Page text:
GE Additive and Vera Announce Partnership to Secure 3D Printing Workflow

Share this Article

GE Additive and data protection company Vera have announced a new partnership centered around a technology integration that secures the entire additive workflow, from design to print. Design engineers can now protect and encrypt their proprietary designs before moving to the next step in their build preparation workflow, or upon final submission to GE Additive 3D printers.

“Today’s additive workflow uses a vast array of unsecured mix of tools, technologies, and formats,” said Lars Bruns, software leader at GE Additive. “To help the industry grow and lower barriers of adoption, we need to drive towards a secure, more integrated workflow that protects design IP from theft or illegitimate use at the point of design. Together with Vera, we’re enabling usability and efficiency from the design creation in CAD tools all the way to the final 3D printed part of a machine.”

Engineers can now use Vera’s data-centric security along with GE Additive’s new Build Preparation workflow services to secure their workflows. GE Additive is using Vera’s native SDK to protect files throughout the entire document and printing life cycle. This will also ensure continuous security beyond the build preparation workflow to secure powder and material parameters, machine configurations, part printing and more with end-to-end encryption and advanced data protection.

GE and Vera originally partnered up last year, and GE has since been using Vera’s security platform to protect its own intellectual property. In addition to security from design inception throughout the entire 3D printing workflow, Vera’s dynamic encryption travels with the designs everywhere, so there’s no need to rely on secure storage systems. Full data visibility and reporting allow users to understand how content is used and by whom, and to investigate unauthorized access attempts with detailed reports for SOC. Access can be revoked instantly from any individual, device, group or location.

“Being the first to bring secure 3D printing to market marks a seminal moment for Vera,” said Carlos Delatorre, CEO of Vera. “GE Additive has elevated the state-of-the art of manufacturing with its 3D printing technology and techniques. Together we are ensuring that technology is fully secure. 3D printing changed the face of manufacturing by putting the power to manufacture even the most complex designs in the hands of almost anyone. But that power comes at the cost of risking billions of dollars intellectual property from design to production. Our announcement today mitigates that risk dramatically and helps secure the overall workflow.”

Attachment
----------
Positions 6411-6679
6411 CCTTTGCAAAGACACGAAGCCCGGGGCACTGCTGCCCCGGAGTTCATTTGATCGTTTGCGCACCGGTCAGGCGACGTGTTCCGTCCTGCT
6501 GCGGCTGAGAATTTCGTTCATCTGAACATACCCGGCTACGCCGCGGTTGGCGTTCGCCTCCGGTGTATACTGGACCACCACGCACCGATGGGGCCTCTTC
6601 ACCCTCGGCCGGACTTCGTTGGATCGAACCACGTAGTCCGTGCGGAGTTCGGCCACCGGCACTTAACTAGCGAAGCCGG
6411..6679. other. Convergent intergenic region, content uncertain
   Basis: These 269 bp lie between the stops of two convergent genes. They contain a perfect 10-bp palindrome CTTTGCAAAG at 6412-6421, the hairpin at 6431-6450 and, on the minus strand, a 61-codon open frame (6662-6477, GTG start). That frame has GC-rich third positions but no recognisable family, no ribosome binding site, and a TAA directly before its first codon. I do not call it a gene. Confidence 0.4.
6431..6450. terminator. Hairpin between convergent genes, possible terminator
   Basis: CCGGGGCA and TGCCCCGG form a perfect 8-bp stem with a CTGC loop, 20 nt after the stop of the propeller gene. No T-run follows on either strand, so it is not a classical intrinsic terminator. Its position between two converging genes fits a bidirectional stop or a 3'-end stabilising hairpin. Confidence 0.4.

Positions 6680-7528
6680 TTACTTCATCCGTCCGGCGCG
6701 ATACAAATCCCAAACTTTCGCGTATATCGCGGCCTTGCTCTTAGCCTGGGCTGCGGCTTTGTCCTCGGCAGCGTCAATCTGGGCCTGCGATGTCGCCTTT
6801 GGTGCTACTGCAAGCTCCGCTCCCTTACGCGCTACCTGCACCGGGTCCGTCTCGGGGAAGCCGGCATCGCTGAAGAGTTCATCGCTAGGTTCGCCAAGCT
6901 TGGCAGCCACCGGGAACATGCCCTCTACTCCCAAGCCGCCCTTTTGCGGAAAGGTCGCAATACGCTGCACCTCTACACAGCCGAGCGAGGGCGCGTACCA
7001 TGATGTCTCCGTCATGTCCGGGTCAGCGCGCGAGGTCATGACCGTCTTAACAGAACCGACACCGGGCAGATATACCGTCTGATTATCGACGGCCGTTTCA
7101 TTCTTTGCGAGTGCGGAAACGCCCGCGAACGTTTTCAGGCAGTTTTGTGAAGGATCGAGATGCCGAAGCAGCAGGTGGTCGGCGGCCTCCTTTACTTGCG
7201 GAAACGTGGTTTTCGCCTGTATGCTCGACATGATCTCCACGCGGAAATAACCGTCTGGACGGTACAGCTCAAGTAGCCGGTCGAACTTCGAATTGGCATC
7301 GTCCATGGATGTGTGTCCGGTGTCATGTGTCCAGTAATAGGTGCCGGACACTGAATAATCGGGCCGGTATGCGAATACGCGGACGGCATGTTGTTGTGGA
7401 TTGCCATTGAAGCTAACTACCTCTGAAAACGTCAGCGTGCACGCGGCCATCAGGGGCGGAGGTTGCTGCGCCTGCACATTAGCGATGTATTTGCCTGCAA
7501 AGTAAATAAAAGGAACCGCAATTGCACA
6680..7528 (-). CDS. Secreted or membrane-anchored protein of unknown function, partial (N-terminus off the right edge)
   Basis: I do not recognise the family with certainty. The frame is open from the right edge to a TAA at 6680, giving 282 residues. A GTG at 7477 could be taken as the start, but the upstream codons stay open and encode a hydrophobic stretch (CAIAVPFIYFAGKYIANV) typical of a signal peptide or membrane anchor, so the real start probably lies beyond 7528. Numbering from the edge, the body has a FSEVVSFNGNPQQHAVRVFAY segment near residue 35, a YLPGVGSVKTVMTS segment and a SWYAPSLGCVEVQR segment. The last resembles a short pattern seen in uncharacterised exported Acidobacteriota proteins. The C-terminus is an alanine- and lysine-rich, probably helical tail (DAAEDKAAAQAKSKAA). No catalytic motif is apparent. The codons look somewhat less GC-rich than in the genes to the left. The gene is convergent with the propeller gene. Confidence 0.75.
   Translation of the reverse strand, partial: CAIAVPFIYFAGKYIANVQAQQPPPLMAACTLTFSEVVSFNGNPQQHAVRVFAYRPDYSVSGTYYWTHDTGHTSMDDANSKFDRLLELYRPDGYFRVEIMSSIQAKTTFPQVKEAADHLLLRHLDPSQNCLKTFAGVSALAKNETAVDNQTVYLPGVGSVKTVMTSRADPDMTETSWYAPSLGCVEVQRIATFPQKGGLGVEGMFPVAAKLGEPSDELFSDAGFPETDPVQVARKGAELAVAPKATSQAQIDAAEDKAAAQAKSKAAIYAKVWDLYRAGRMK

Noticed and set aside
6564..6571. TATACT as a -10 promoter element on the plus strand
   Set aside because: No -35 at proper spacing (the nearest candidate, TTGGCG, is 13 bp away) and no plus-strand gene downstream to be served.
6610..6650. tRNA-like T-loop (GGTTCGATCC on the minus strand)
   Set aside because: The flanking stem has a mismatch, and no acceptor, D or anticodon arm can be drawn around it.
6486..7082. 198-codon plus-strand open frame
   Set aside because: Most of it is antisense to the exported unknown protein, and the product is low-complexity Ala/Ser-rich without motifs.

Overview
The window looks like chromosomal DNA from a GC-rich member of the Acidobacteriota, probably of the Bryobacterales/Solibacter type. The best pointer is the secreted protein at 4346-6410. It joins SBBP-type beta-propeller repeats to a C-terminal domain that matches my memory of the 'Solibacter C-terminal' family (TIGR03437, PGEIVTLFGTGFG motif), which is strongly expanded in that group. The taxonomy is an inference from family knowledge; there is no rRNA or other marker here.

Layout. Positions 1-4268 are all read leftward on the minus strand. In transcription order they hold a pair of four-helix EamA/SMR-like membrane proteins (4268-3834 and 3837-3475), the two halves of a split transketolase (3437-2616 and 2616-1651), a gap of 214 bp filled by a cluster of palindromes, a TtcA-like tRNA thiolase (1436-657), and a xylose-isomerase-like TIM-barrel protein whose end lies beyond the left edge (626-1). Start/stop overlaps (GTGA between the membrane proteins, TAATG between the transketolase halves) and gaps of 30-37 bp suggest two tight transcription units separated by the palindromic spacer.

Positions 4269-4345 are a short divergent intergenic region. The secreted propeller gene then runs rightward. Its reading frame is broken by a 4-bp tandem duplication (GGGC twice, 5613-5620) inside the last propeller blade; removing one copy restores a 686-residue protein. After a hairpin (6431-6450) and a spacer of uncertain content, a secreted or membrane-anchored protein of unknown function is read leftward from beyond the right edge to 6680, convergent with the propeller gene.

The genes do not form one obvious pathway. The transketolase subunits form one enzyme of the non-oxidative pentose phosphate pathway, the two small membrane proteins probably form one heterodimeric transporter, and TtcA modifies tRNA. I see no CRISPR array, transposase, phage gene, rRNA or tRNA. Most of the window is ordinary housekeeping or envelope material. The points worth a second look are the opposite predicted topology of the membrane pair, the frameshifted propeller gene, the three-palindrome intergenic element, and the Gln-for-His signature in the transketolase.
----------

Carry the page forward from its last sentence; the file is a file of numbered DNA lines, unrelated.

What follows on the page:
In addition to the partnership with Vera, GE also announced partnerships with Autodesk, PTC and Siemens PLM Software, as well as a collaboration agreement with Dassault Systèmes. The terms of each agreement were not disclosed.

GE is at formnext this week and demonstrated its forthcoming digital workflow software solution, as well as announcing its plans to introduce a suite of secure build preparation services next year. The workflow solution simplifies the additive manufacturing process and enables an interoperable workflow. Currently, the 3D printing industry uses a wide variety of build preparation tools, technologies, interfaces and licenses, which creates more complexity for designers. GE wants to create a common experience through a single tool that reduces design iterations and speeds up the time to print.

(L to R) Jason Oliver, President & CEO, GE Additive, Karsten Heuser, Vice President Additive Manufacturing, Andreas Saar, Vice President, Manufacturing Engineering, Siemens PLM Software & Lars Bruns, software leader, GE Additive

Finally, GE is inviting interested parties to participate in beta testing through its Software Advisory and Technical Preview program.

“Feedback is a critical activity in the development of any software system, which is why we are demonstrating our current capabilities in Frankfurt,” said Bruns. “Over the next eight months, we’re seeking customer input from our users to help us inspect, adapt and iterate ahead of our commercial launch.”

Discuss this and other 3D printing topics at 3DPrintBoard.com or share your thoughts below.

Share this Article


Recent News

Beyond Chuck Hull’s Legacy: the Unsung Heroes Who Paved the Way for 3D Printing

Personalized Smart Mouth Guard Made with Glidewell Dental’s Advanced 3D Printing Workflow



Categories

3D Design

3D Printed Art

3D Printed Food

3D Printed Guns


You May Also Like

Revo Foods to Rev up Mass Production of 3D Printed Alt-Salmon

One of the major challenges facing 3D printed food is its scalability in comparison to traditional food production. The 3D printing industry generally specializes in creating small items. It can...

Custom 3D Printed Eyewear, Now in Translucent Colors from Materialise

Way back in 2017, Fried Vancraen, CEO of Materialise, said he could foresee “a growing amount of meaningful applications” for 3D printing, which included customized eyewear. The Belgium-based 3D printing...

What’s Stopping Mass Customization?

Mass customization is the once and future king. For decades, it has been touted as a future source of unique, personalized, and better fitting products for consumers and profits for...

3D Printing News Briefs, June 1, 2023: 3D Printed Medication, Medical Center, & More

In today’s 3D Printing News Briefs, we’re starting off with business, as Solukon announces new U.S. distribution partners. On to healthcare, Texas A&M University received a five-year NIH grant to...